The value of all farm real estate, which includes farm buildings as well as land, rose 6.8% over 2010 reaching an average value of $2,350 an acre, reports USDA. In its annual Land Values Summary, USDA said regional changes in the average value of farm real estate ranged from a 15.9% increase in the Corn Belt region to a 2% decline in the Southeast region. The highest farm real estate values remained in the Northeast region at $4,690 per acre. The Mountain region had the lowest farm real estate value, $923 per acre.
The USDA report said the value of U.S. cropland value increased by $260 per acre, 9.4%, to $3,030 per acre. Strongest gains were reported in the Northern Plains and Corn Belt regions where the average value of cropland increased 17.2% and 16%, respectively, from the previous year. However, in the Northeast and Southeast regions, cropland values decreased by 1.3% percent and 1.1%, respectively, USDA said.
Pasture values increased to $1,100 per acre or 1.9% above 2010. The Southeast region had the largest percentage decrease in pasture value, 8.4% below 2010. The Corn Belt and Northern Plains regions had the highest percentage increase, both 6.6% above 2010.which selling some of their current holdings and buying farmland in other states and other land types.
The values reported by USDA may seem muted compared to other surveys, but the USDA report is looking at values closer to the first of the year. That means the strong run-up in the value of Corn Belt cropland that's occurred since Jan. 1 is not fully reflected in this report.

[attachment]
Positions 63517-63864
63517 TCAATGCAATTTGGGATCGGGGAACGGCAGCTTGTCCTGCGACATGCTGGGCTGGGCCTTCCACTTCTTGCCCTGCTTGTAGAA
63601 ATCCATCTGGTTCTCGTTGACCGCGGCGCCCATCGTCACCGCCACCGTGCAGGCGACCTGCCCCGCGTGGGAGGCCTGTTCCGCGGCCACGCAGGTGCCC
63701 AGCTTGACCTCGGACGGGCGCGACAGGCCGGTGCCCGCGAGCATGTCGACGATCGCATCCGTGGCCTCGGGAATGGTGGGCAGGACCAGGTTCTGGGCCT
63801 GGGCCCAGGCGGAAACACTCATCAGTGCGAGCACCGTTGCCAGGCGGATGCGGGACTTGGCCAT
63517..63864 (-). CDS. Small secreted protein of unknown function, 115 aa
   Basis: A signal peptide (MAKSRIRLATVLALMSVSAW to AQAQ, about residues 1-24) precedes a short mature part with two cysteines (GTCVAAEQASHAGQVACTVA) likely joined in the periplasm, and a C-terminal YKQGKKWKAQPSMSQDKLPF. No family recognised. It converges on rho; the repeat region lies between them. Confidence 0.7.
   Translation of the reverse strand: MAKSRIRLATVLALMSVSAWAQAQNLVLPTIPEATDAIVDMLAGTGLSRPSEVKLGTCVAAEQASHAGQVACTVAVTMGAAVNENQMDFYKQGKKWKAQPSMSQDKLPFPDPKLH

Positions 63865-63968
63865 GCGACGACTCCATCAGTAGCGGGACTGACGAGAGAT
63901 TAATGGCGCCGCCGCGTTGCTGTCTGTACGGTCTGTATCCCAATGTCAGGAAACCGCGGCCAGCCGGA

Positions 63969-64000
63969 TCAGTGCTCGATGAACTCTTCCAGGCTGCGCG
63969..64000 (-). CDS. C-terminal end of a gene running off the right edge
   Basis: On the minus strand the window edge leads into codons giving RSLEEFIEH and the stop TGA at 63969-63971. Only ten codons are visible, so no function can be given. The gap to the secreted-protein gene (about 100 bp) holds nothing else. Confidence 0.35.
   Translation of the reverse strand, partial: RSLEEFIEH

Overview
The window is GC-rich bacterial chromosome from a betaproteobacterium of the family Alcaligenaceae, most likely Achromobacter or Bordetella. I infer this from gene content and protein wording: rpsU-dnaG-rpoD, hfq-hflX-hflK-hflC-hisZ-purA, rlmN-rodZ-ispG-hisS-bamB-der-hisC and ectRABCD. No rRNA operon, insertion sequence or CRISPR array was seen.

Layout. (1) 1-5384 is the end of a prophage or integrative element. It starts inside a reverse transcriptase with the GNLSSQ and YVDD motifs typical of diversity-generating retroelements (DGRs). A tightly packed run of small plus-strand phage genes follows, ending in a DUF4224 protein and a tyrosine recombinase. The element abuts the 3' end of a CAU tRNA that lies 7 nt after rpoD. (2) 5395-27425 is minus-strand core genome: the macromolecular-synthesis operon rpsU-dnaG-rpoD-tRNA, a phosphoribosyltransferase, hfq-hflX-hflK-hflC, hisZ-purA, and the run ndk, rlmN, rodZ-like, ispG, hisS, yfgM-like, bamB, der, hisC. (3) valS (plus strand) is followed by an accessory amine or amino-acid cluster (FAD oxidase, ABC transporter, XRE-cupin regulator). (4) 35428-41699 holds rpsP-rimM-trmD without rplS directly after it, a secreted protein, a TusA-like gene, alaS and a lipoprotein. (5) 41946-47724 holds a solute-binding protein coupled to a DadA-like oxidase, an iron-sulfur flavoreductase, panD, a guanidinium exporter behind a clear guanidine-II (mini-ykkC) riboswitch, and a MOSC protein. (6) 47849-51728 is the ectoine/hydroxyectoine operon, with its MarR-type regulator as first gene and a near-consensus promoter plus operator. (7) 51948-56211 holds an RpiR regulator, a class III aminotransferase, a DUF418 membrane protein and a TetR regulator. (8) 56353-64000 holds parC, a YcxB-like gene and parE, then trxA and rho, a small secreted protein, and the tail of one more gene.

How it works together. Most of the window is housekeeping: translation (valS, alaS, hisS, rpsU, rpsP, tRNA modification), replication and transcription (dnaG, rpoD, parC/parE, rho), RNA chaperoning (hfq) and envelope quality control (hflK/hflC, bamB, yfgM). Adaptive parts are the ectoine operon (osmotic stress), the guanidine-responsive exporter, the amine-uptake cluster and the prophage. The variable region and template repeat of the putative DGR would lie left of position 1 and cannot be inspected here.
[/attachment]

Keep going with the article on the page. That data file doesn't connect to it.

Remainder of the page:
USDA did report the value of Iowa cropland rose 23.9% -- the strongest increase for any state. Other Corn Belt states reported: North Dakota, up 19.5%; Illinois, up 18.4%; Nebraska, up 17.9%; South Dakota, up 16.0%; Minnesota, up 13.5%; Kansas, up 13%; Indiana, up 9.1%; Ohio, up 8.6%; Wisconsin, up 8.2%; Michigan, up 6.1%; and Missouri, up 5.9%. In the south, Louisiana reported a 9.4% increase; Texas, 7.1%; Arkansas, 6.5%; and Mississippi, 6.3%. Oklahoma reported a gain of 2.6%. Colorado rang in a 3.9% rise in cropland values, Wyoming, 6.1% and Montana, 3.6%. Alabama registered a decline of 2.1% in value of cropland while Georgia listed a 0.6% gain. Pennsylvania reported a decline of 1.8% and New York listed values as unchanged. Washington listed a 3.7% increase; Oregon reported cropland values remained unchanged and California listed a 1.1% increase.
Click here for the full report.
If interested in seeing a copy of LandOwner, just drop me an email at [email protected] or call 800-772-0023.